On December 23, 2002, approximately 1430 Pacific standard time, a Grumman American AA-1, N5985L, impacted the surface of a small pond about one-quarter mile south or runway 33 at Chehalis-Centralia Airport, Chehalis, Washington. The private pilot received serious injuries, his passenger received minor injuries, and the aircraft, which was owned and operated by the pilot, sustained substantial damage. The pilot remained in a coma for a considerable period after the accident, and has no recollection of the associated events. The 14 CFR Part 91 personal pleasure flight, which departed the same airport about 15 minutes earlier, was operating in visual meteorological conditions. No flight plan had been filed.

On the day of the accident, the pilot landed at the Chehalis-Centralia Airport and then had lunch with his son. After lunch, the pilot and his son decided to take a short flight to look at some nearby property. Prior to takeoff, the pilot mentioned that when they got back to Chehalis, he wanted to add fuel to the aircraft's tanks before heading back to his home airport. After takeoff, the pilot climbed to a little over 2,000 feet, and flew toward the location of the property. As the aircraft neared the subject area, they discovered that the property was covered by dense low-level fog. They therefore headed back to the airport, and because of fog to the north and west of the field, the pilot modified his pattern so as to make a 45 degree entry to an extended final approach to runway 33. During the last part of the descending approach, the pilot advanced the power lever, but there was no response from the engine. The pilot attempted to stretch the glide to the end of the runway, but he was unable to do so, and because there was no other suitable terrain, he ultimately ended up ditching in a long narrow pond that was closely aligned with his approach heading.

After recovering the aircraft from the pond, it was determined that the right fuel tank was a little over one-half full of fuel, but the left tank contained only about one gallon of fuel. The fuel selector was found to be on the left tank, and the electric fuel pump switch was in the off position. The bottom of the electric fuel pump was removed and the pump screen was found to have no contamination. Less than a teaspoon of fuel was drained from the pump body and the lines from it to the carburetor. The carburetor bowl and passages contained no fuel. The throttle and mixture controls worked normally, but the carburetor heat flapper valve was locked in a mid-range position by impact damage deformation. Although the engine and its accessories where flooded with water, an inspection of the engine components did not reveal any anomaly that would have kept the engine from running normally. After the water was drained from the engine and its accessories, the crankcase was filled with new oil and the engine was test run using an external fuel source. During the test run, the engine was operated at a number of power settings for varied periods of time, and there was no indication of any anomalies or malfunctions.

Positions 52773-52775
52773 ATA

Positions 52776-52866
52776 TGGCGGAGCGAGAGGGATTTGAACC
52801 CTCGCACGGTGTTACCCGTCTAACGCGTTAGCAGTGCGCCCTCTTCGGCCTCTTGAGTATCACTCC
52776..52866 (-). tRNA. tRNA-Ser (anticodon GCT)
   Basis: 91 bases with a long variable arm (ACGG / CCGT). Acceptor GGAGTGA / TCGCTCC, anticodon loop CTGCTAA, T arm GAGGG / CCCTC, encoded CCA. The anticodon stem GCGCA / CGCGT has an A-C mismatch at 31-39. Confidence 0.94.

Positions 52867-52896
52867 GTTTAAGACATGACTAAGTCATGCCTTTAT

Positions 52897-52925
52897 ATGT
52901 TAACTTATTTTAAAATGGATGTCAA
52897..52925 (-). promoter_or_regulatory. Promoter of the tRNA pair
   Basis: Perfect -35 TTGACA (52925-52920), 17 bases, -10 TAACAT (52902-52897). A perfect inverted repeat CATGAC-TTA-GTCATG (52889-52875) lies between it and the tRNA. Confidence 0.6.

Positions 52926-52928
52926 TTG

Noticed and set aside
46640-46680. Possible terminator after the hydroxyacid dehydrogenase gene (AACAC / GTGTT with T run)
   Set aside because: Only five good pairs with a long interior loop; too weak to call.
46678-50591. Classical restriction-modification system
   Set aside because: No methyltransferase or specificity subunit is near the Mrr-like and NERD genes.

During the investigation, it was also noted that at the time of the accident, the temperature and dew point were the same throughout a large area around Chehalis. At Toledo-Winlock Airport, which is located approximately 15 miles southeast of Chehalis, the temperature and dew point had been equal to each other throughout most of the day, and remained so for at least four hours after the accident. At the time of the accident, the temperature/dew point at Toledo was 36 degrees and 36 degrees Fahrenheit. At Olympia Airport, which is located about 20 miles north of Chehalis, the equal temperature and dew point situation was present for many hours both before and after the accident. At the time of the accident it was 37 degrees and 37 degrees. Throughout most of the day, the Interstate Highway Five corridor, between Olympia, Washington and Kelso, Washington, was covered by dense low-level fog. Because of the fog and mist in the valley, the visibility at both the aforementioned airports varied between one-eight and three-quarters mile during all of the daylight hours. Witnesses reported that at the time of the accident, much of the area around Chehalis was covered with fog, including the northern end of the runway. According to the attached FAA/DOT Carburetor Icing Probability Chart, this aircraft was operating in an environment where icing could be expected to accumulate in the carburetor throat at cruise power and below. Due to these conditions, the IIC asked the passenger if he remembered his dad engaging the carburetor heat as he descended back into the airport, but he was unable to positively recall if he had seen him do so. Maintenance personnel who had worked on the aircraft reported that the pilot had said that in the past that the aircraft experienced carburetor icing in conditions where he had not expected it to occur.

At the termination of the investigation, it could not be positively determined if the aircraft's engine was starved of fuel due to the low quantity in the selected left tank, or whether the pilot had forgotten to apply full carburetor heat resulting in a loss of power due to an accumulation of ice in the carburetor.

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